He noted that any parcel that became "the subject of a recorded subdivision plat" during the 10-year waiver period would be subject to city property taxes at the full rate, once the plat is recorded in land records.
Council members unanimously approved Cullum's amendments, which also include setting a second public hearing date of April 7.
A previous public hearing took place Feb. 3, where the only person to comment was former councilman Joe Kochenderfer asked for a Greenway trail provision.
"From this point on, this will be referred to as Charter Annexation Resolution 277 (As Amended)," Dougherty said.
Councilman Joseph Smith expressed concerns about how the mayor and his administration have handled staffing in the new economic development department.
The department and position of economic development director, who reports to the director of administration, were created by council resolution in September 2013.
Smith said the economic development manager post is currently empty and said he wanted to "get some indication of what the plans are moving forward" and ensure the department was "fully staffed and fully viable."
The mayor was visibly annoyed and took Smith to task for bringing up what he considered a personnel matter during an open council meeting. He said later that Smith was "out of order."
Smith stressed he did not want to publicly air personnel matters.
He added, however, that he wanted to learn the status of the economic development department to ensure its staff could continue to work to bolster the city's economy and receive the frequent accolades that are bestowed on those who work in the tourism sector.
Smith said Thursday that although the director position remains open, the mayor has reported "he has four possible candidates for the director position, but he has not presented them to the council for consideration."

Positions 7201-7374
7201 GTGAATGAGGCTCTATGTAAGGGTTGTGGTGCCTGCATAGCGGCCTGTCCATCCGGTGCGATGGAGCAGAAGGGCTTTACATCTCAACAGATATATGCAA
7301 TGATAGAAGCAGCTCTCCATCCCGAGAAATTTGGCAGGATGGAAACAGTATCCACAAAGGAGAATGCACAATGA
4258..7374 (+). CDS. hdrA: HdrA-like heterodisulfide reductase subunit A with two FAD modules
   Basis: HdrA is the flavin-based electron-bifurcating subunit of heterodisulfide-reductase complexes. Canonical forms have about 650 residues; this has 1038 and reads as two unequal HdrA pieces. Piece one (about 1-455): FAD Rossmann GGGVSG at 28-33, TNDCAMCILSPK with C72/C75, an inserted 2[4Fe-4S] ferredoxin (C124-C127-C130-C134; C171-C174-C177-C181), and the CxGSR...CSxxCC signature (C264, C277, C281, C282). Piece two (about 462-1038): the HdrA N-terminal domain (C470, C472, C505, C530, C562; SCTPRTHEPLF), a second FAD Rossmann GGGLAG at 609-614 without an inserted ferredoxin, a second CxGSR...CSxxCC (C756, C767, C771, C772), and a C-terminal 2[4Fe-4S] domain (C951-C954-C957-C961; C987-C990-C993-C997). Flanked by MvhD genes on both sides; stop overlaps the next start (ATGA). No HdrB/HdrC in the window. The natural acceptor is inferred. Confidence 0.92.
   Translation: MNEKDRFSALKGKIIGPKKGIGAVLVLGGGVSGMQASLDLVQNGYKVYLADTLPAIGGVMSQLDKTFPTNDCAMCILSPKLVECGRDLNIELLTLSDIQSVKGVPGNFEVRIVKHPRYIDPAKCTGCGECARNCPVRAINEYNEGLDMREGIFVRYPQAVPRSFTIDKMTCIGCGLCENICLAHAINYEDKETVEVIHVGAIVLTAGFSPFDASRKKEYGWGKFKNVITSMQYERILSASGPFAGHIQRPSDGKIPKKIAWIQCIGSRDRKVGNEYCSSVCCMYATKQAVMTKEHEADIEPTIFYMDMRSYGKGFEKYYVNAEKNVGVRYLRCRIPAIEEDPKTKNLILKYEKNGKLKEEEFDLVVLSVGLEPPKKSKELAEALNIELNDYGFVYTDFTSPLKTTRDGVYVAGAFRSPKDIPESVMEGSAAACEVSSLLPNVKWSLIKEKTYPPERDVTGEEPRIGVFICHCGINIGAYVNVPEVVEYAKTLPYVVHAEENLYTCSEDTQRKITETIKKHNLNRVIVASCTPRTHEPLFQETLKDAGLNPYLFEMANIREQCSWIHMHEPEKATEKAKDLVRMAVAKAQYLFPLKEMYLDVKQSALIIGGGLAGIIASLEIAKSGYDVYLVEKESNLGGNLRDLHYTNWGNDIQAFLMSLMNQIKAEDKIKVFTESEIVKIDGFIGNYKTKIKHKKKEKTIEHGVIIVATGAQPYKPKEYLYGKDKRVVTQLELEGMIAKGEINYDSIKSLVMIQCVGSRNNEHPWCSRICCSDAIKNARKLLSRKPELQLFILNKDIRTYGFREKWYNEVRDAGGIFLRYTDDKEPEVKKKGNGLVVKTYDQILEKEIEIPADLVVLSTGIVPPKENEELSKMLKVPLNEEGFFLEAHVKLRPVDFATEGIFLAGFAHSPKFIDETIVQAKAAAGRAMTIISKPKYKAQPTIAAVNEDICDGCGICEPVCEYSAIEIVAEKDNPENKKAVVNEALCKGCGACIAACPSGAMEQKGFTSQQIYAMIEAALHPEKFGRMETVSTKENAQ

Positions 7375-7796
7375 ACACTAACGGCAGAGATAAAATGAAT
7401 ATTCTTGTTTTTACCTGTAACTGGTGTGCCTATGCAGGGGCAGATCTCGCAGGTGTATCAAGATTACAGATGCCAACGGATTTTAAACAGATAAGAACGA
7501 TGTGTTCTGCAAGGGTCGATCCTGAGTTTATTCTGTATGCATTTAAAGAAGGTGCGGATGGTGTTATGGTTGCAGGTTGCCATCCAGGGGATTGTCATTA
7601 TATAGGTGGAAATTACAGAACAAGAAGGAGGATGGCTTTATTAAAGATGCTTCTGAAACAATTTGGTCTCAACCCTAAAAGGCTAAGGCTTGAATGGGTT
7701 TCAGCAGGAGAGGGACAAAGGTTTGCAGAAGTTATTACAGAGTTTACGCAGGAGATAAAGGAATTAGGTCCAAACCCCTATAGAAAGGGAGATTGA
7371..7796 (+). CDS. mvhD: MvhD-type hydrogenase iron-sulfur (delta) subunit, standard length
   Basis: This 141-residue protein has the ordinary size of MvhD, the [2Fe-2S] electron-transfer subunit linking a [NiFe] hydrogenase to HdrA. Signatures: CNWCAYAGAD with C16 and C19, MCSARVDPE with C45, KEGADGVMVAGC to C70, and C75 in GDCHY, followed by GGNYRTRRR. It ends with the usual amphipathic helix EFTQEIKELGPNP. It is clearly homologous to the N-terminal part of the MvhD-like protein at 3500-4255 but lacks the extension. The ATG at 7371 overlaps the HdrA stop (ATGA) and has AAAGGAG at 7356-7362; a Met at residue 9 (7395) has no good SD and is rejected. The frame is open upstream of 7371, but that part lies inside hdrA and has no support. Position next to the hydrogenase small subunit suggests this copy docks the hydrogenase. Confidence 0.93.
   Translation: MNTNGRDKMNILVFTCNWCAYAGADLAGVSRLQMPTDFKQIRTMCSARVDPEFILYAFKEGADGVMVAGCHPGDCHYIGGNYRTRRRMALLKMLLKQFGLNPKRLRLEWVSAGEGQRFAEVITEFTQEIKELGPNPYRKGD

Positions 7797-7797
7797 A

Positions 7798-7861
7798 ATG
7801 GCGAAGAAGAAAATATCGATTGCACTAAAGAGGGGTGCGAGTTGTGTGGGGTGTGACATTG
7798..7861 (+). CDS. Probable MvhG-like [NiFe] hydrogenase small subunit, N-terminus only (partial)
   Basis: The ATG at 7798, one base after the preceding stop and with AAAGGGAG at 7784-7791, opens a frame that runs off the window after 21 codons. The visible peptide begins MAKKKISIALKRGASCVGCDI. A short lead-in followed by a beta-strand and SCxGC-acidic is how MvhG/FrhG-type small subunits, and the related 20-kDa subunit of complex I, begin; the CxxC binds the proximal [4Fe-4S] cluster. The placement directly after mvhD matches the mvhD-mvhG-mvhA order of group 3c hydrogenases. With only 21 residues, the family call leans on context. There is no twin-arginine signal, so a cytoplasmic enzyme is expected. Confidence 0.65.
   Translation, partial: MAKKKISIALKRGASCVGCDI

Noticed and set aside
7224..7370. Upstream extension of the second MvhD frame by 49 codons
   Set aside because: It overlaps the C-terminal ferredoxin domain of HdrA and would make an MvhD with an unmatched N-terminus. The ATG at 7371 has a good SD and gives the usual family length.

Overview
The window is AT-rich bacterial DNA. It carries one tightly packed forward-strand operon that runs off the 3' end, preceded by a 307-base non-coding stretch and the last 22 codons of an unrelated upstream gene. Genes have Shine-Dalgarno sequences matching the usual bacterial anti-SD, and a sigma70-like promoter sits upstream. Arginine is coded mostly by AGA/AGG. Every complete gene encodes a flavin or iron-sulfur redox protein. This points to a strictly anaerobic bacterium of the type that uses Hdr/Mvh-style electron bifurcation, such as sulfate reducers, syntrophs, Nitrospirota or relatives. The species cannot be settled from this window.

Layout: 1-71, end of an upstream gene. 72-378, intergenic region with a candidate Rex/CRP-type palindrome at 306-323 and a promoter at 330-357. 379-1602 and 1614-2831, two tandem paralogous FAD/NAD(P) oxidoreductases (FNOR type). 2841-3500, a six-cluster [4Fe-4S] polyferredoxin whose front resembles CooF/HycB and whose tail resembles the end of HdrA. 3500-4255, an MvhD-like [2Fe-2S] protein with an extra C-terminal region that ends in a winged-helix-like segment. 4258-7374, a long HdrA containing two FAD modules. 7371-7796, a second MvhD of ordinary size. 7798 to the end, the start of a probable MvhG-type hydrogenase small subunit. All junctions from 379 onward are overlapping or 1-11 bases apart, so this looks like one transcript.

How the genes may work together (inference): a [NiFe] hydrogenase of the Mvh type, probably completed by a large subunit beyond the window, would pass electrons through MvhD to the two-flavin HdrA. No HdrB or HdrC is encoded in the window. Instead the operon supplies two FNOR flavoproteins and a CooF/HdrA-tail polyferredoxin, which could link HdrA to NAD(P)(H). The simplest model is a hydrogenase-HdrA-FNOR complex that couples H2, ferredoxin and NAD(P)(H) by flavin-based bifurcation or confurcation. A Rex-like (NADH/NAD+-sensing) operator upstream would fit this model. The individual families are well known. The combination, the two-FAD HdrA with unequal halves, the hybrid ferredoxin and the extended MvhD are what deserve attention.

City officials kicked off Tuesday's meeting by presenting plaques to representatives of nonprofit organizations, city and county agencies and local businesses who volunteered their time to pull off a successful War of 1812 commemoration last May.
The three-day event included tall ships, fireworks, a concert and re-enactment of the British attack on Havre de Grace in May 1813.
Thousands of people filled the streets to watch the re-enactment.
Dougherty told the volunteers "we are forever grateful" for their support.
EPA stormwater inspection
Planning Director Neal Mills announced that officials with the federal Environmental Protection Agency conducted a detailed inspection of the city's stormwater management infrastructure in January.
Mills said the results of the "short notice" inspection – EPA officials gave city officials two weeks' notice – would be released in two to three months.
The inspection, which officials estimated was the first of stormwater infrastructure in Havre de Grace, is required under the city's MS4 (Municipal Separate Storm Sewer System) discharge permit for stormwater.
The permit is issued by the state to counties and municipalities to ensure compliance with the federal government's National Pollutant Discharge Elimination System.
Mills said the city's permit expired in 2008, but it remains valid until it is renewed. Harford County is also in the process of renewing its MS4 permit.
Mills said the inspectors reviewed the city's public education and outreach efforts, levels of public participation, its discharge outlets that empty into the Susquehanna River, its management of runoff from active construction sites and its control of "post-construction" runoff from sites where work is complete and its "pollution prevention" efforts.
Dougherty said EPA officials give "no indication of how you will do" but made "very positive comments" about the city's cooperation and quick response.Copyright © 2015, The Baltimore Sun